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The above pic reminds me of a question I've had for a while: Dodge M-Series truck brake lines are entirely encased in that coiled wire-- is that armor?
 

Mrs Kenmore

Farmall Cub
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Aug 17, 2015
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S-U-C-C-E-S-S- That's the way we spell Success!

Third time is a charm- thank you to ALL of you that helped me source my one missing headliner bow clip to finish off my project. Special kudos to Jeff Campbell and the boys in Nebraska!! It is very much so appreciated! Paint to commence tonight! :tt1:

20210726_142432.jpg
 

MrKenmore

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Rear brake line swap was a success last night. The inverted flare nut at hard line / rubber hose did not put up much of a fight. I was ready with some inverted flare couples in case I needed to cut the line back. New rubber hose and new NiCopp axle hard lines are installed. All the fluid drained out of the MC rear reservoir during the job so I'll need to bleed the MC using my favorite turkey baster technique.
 

Perdido

Binder Driver
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Tuscaloosa, AL
Rear brake line swap was a success last night. The inverted flare nut at hard line / rubber hose did not put up much of a fight. I was ready with some inverted flare couples in case I needed to cut the line back. New rubber hose and new NiCopp axle hard lines are installed. All the fluid drained out of the MC rear reservoir during the job so I'll need to bleed the MC using my favorite turkey baster technique.
I’ve used this technique for saving brake fluid in my clutch and brake repairs and it really does work. Take the top off of the master and place a piece of Saran Wrap over the opening, press down until the Saran Wrap contacts the brake fluid. When you open a bleeder you’ll know if it worked or not, always has on mine. A few drips are normal, but the system won’t empty.
Rut
 

stroker3

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Like the idea of creating a vacuum at the master.

Getting lazy as the years go by and began using gravity as a helper. I've had pretty good luck leaving the repaired connection loose, fill the master and do something else for awhile. Once the fluid drips out into a container at a pretty good rate, tighten it. Very little, if any air left in there to bleed after that.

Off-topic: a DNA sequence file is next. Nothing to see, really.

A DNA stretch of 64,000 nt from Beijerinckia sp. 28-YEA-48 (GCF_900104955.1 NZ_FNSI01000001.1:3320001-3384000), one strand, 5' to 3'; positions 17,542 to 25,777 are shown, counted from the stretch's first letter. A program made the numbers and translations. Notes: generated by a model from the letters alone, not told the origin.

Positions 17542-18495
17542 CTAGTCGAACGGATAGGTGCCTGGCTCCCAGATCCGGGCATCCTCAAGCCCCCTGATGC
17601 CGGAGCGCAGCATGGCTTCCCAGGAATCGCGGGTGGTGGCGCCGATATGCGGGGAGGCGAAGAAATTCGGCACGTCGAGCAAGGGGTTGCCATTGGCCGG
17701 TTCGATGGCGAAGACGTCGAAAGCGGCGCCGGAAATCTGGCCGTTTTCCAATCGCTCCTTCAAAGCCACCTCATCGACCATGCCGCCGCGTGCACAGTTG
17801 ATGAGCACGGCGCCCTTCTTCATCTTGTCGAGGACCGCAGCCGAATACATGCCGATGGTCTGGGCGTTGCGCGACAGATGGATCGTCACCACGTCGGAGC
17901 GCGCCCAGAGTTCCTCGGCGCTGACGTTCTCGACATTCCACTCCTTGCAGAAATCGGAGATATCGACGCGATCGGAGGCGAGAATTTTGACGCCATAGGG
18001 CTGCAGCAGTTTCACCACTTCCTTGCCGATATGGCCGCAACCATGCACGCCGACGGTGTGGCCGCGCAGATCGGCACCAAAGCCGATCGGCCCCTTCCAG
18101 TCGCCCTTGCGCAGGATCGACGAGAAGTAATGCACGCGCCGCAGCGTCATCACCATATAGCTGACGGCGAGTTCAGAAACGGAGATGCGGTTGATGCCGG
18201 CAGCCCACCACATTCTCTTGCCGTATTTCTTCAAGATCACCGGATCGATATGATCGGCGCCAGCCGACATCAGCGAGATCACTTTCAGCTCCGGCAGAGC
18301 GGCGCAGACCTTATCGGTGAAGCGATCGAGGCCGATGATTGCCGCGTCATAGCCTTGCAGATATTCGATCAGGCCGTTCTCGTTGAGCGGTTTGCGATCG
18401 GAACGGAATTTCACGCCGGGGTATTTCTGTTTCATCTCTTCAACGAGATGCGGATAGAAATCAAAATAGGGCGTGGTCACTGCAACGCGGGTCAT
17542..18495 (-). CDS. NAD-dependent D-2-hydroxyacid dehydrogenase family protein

MrKenmore

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So MrsKenmore and I bled the rear brakes. We had one new connection that required further tightening at the tee on the axle. I got good flow out if the back using the pump pedal 1-2-3 times hold pressure crack bleeder technique.

I used the bleeder plug which replaces the emergency switch. This keeps the shaft from moving and thinking one circuit has a leak. But.....with that plug in to hold the shaft, I noticed brake fluid coming out. Ugh. So this means the internal seal is compromised. Who knows how long it has been allowing fluid past. With the switch installed, no fluid comes out (o ring seal). I reinstalled the switch and continued the bleeding process as normal. The shaft did not move so no emergency light came on.

This is my second "new" combo valve (both from a Light Line dealer). The first one leaked out of the front button (plastic cover). I'm convinced one supplier makes all of these and they are all garbage. You can read issues all over the interwebs from GM guys.

I'm going to test drive tonight. We will see if things behave exactly as they were before. I'm seriously considering getting a Wilwood style manual adjustable valve.
 

J.J.

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My fathers 58 GMC was like that. Back in the day when almost everyone smoked too. Most people actually survived all that danger too.....never heard of too many trucks blowing up.

tanks inside the trucks were the way it was. My '47 flat fender features the fuel tank directly under the drivers seat. The military versions were that you pulled the drivers bottom seat cushion UP to fill the tank that way. Think about that and some GIs smoking away..

JJ in TN
 

stroker3

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The military versions were that you pulled the drivers bottom seat cushion UP to fill the tank that way. Think about that and some GIs smoking away..
Yup...some of the stuff people did back then and thought nothing of it is kinda funny today. And going back further you must know about the dash/cowl location as well. And we're here now because those guys actually survived.........for the most part anyway....LOL.... guessing when one guy caught himself on fire, the rest learned something.